ICON tries to give readers something they didn’t know they wanted.
“We want to surprise our readers,” explains Peter Smirnakos. “We’re always aiming for timeless quality, rather than this month’s celebrity fix.”
The magazine focuses on well-written and unique portraits of exciting people from all around the world – “vår tids inspiratörer” (the inspirations of our time), as the magazine’s tagline goes. These may be people with power and influence, entrepreneurs, chefs, musicians, directors, architects, designers or environmental activists. The main point, according to Peter, is that there is some connection that arouses the reader’s curiosity.
“It’s hard, for example, for us to write about an entirely unknown but revolutionary artist from Afghanistan, however fantastic he or she may be. It’s important that there is some form of recognition or link either to the person, or to what he or she does. We wrote about the legendary Japanese chef Nobuyuki Matsuhisa, who is completely unknown to most people. But everyone eats sushi, and it was Matsuhisa who brought sushi to the wider world.”
Matsuhisa, Hollywood producer Bob Shaye, the young chess genius Magnus Carlsen, horror writer Stephen King, rock hero Slash, Patagonia founder Yvon Chouinard and actress Noomi Rapace are just some of the icons that have been featured since the first issue hit the stands in November 2011.
In 2011, ICON became the first Swedish magazine in 20 years to interview author Stephen King.
A month with Noomi
Peter is extremely pleased with many of the articles, not least the one with Noomi Rapace in the latest issue (3/2013).
“We’re hardly the only magazine in the world writing about Noomi, but we got to follow her for a whole month and were therefore able to write something that no-one else could. This allowed us to bring something unique to the story.”
Peter’s wishlist is topped by Richard Branson and Hillary Clinton, not to mention Swedish music producer and songwriter Max Martin.
“He has never actually given a single interview, so that would be a dream scoop.”
Tired of the lifestyle genre
Peter Smirnakos shares the job of editor-in-chief at ICON with Joel Persson. The two met when they worked at Café, a Swedish lifestyle magazine that clearly targeted a male audience.
“We had both had enough of Café and the way the whole lifestyle genre had become increasingly indistinguishable and generic,” explains Peter. “We thought, quite simply, there was a gap in the market for a really good quality magazine.”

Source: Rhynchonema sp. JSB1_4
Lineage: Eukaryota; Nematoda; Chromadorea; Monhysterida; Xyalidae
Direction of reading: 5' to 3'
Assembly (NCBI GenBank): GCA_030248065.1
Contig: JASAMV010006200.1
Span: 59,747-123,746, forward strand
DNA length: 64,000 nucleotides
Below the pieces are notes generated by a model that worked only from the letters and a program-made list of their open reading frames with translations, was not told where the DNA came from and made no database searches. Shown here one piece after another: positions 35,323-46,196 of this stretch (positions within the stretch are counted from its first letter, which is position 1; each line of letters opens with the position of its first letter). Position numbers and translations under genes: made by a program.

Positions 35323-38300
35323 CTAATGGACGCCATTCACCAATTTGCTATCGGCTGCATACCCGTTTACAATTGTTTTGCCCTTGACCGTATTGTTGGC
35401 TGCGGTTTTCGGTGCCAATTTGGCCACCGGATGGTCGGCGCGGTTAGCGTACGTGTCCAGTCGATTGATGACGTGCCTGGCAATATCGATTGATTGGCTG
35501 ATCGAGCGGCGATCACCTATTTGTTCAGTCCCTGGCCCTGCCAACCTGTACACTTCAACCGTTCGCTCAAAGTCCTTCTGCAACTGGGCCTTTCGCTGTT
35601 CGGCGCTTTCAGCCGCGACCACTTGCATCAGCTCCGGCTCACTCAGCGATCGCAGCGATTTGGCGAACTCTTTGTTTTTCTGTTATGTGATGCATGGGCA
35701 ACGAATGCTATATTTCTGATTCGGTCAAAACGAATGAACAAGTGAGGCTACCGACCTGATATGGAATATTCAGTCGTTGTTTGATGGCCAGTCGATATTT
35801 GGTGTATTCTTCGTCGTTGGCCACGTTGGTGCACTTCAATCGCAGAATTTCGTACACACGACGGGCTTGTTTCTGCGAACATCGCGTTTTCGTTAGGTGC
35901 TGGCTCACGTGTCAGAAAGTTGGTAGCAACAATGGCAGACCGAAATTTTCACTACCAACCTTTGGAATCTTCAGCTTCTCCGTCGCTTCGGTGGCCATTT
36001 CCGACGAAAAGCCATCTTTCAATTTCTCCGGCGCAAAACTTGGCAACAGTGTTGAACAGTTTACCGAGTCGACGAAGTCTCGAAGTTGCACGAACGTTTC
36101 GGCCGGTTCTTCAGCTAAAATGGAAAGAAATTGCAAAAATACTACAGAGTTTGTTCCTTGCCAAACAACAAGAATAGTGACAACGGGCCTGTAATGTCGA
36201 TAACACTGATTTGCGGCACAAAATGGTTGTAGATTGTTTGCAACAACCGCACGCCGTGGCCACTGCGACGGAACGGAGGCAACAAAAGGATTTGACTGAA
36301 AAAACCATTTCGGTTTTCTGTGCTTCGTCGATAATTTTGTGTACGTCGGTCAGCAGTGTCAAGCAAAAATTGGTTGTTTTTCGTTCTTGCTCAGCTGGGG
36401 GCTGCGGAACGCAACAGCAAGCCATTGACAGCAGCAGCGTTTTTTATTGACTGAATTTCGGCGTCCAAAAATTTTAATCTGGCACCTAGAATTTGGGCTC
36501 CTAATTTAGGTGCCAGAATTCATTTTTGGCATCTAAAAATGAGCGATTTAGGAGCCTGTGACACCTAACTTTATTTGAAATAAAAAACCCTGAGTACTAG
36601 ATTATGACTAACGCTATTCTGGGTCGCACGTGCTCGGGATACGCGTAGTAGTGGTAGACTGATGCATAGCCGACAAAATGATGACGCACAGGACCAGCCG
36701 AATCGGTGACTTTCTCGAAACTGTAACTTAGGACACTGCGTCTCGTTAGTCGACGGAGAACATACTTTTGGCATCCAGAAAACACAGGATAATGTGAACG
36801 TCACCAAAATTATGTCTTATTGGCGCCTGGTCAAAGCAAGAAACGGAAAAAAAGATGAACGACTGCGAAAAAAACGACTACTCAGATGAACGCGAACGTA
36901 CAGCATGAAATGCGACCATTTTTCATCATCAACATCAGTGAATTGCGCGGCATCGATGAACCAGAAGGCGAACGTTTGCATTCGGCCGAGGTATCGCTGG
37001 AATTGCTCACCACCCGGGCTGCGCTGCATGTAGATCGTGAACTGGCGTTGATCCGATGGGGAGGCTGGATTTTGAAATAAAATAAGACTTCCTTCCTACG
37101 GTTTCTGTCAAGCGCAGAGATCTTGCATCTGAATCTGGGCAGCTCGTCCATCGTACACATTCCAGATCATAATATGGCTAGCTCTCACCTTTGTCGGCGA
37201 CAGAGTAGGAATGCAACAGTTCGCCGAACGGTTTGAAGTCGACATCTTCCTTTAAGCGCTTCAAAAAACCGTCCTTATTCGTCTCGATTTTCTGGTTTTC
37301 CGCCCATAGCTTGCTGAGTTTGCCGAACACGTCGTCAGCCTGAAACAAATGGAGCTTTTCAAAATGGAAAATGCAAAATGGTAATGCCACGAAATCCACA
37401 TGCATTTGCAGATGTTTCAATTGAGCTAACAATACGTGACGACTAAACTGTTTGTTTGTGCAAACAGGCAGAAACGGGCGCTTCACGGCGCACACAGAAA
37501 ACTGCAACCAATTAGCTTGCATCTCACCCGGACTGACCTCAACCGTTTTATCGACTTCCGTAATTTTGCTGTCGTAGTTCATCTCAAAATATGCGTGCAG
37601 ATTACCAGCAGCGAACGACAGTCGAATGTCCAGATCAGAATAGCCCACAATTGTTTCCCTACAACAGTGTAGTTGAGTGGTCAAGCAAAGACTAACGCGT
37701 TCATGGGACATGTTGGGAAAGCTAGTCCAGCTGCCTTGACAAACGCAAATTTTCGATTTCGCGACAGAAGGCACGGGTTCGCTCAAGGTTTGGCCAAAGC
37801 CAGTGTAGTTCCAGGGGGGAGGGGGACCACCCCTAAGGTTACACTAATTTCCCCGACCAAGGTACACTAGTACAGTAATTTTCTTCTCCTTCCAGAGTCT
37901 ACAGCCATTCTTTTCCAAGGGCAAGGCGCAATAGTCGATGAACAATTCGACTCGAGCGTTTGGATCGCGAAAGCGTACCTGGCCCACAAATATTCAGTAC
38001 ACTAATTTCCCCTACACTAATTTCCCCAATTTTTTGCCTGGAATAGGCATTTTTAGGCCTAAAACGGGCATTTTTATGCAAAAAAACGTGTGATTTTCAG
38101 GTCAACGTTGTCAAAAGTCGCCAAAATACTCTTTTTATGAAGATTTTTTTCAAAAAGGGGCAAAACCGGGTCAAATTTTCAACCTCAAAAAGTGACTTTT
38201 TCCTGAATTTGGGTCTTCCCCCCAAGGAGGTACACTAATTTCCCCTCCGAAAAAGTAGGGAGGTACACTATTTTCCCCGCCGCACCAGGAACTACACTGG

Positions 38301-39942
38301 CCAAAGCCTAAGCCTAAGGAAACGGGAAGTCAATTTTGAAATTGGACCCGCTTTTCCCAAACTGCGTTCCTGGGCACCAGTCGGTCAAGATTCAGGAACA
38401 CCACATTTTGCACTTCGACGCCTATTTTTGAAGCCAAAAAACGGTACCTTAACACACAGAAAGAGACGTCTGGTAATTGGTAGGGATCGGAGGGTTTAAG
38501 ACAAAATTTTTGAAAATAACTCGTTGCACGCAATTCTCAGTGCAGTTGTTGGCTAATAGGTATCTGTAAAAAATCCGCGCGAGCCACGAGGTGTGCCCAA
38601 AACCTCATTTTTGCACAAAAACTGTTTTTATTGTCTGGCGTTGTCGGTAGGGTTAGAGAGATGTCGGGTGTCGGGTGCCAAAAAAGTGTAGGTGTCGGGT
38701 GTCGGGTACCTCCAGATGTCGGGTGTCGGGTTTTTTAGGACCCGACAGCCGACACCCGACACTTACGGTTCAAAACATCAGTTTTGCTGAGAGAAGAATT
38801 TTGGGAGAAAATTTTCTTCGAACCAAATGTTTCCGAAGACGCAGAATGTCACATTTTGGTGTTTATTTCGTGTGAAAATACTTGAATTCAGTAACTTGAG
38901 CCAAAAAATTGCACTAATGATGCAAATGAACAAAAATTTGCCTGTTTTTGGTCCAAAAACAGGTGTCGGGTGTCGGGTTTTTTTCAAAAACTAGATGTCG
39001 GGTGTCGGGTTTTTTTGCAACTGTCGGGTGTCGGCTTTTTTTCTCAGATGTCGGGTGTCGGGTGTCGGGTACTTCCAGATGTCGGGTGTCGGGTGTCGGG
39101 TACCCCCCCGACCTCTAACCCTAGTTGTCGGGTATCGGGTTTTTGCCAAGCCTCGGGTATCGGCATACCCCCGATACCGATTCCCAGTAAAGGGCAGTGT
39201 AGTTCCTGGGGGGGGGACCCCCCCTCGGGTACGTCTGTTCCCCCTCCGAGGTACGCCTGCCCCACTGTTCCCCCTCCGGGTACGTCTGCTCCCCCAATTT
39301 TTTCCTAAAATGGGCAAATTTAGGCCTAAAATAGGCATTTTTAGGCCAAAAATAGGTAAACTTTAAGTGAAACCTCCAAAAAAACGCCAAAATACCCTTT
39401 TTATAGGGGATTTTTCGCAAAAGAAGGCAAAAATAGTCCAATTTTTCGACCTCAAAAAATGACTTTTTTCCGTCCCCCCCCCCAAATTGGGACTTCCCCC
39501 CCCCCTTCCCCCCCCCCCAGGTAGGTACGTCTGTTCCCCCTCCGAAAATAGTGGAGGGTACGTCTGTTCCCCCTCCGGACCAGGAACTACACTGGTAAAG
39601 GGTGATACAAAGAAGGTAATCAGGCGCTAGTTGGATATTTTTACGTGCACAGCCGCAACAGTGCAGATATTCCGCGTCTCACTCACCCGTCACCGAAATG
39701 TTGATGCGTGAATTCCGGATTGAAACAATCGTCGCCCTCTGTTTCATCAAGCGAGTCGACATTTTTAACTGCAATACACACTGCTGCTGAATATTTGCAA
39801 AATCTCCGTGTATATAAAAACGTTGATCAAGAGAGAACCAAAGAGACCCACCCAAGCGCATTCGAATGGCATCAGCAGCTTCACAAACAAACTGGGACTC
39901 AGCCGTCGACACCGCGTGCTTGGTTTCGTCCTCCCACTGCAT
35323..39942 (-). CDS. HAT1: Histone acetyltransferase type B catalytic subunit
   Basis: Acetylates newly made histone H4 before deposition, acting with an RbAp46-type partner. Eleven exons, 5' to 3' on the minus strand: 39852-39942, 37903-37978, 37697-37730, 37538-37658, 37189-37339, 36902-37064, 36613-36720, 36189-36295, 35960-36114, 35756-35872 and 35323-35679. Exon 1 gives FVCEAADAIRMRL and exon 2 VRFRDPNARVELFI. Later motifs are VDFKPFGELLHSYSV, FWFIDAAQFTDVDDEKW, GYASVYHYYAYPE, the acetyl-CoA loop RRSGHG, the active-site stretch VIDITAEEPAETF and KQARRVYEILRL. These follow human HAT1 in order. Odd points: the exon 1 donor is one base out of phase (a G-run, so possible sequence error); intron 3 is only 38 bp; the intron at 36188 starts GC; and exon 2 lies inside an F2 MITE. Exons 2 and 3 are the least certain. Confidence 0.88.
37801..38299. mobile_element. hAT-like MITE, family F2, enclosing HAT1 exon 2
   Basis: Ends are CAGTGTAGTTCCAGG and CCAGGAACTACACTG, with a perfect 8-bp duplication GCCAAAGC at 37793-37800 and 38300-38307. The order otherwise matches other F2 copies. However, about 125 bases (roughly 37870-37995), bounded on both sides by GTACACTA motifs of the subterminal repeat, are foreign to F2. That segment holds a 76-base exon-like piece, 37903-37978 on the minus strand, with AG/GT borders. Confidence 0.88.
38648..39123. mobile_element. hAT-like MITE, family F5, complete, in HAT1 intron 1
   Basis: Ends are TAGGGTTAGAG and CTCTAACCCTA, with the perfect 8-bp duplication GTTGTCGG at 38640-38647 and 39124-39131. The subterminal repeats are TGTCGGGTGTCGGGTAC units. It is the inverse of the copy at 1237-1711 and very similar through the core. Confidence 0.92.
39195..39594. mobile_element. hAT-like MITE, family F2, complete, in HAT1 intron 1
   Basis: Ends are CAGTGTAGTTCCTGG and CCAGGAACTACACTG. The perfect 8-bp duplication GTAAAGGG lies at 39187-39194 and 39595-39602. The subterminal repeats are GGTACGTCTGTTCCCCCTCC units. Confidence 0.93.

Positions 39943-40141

They made their first dummy in 2009, drawing inspiration from many, not always obvious, sources.
“It’s something I’m really proud of about ICON, the fact that we are a blend of very many different influences. It sets us apart from many other magazines that either belong to an international network or are a Swedish version of a magazine.”
“We have our own style.”
Design-wise, Peter and Joel are inspired by American news and business magazines such as Fortune and Time, but aesthetically also by the fashion magazine Harpers Bazaar and classic publications such as National Geographic and New York Magazine.
“You could say we’re a lifestyle magazine in a business magazine format.”
No-one sent to LA on three days’ notice
As the digital media become a force to be reckoned with, there is increasing talk about the difficulties of launching a paper-based magazine. At the same time, newsstands are overflowing with magazines and the number of different titles has never been greater. Despite a certain amount of oversupply and tough competition, Peter and Joe never hesitated in launching a magazine.
“No, magazines in paper format have a bright future, if you do them properly,” says Peter.
“We learned a huge amount from our previous experience in the industry and avoided a number of pitfalls.”
“It’s important to have a smart way of working,” he continues. “ICON is seen by many as a ‘major’ publication and we have the Bonnier publishing house backing us, but the truth is that we have an extremely slimmed down business model. There are just five of us on the editorial team and we always focus on being highly cost-effective. Planning is everything, according to Peter.”
“The fact that we want more timeless content rather than the very latest news allows us to plan much further ahead. We don’t, for example, send anyone to LA on three days’ notice and when we do travel, we tend to do several jobs at once.”
Editor-in-chiefs Peter Smirnakos and Joel Persson.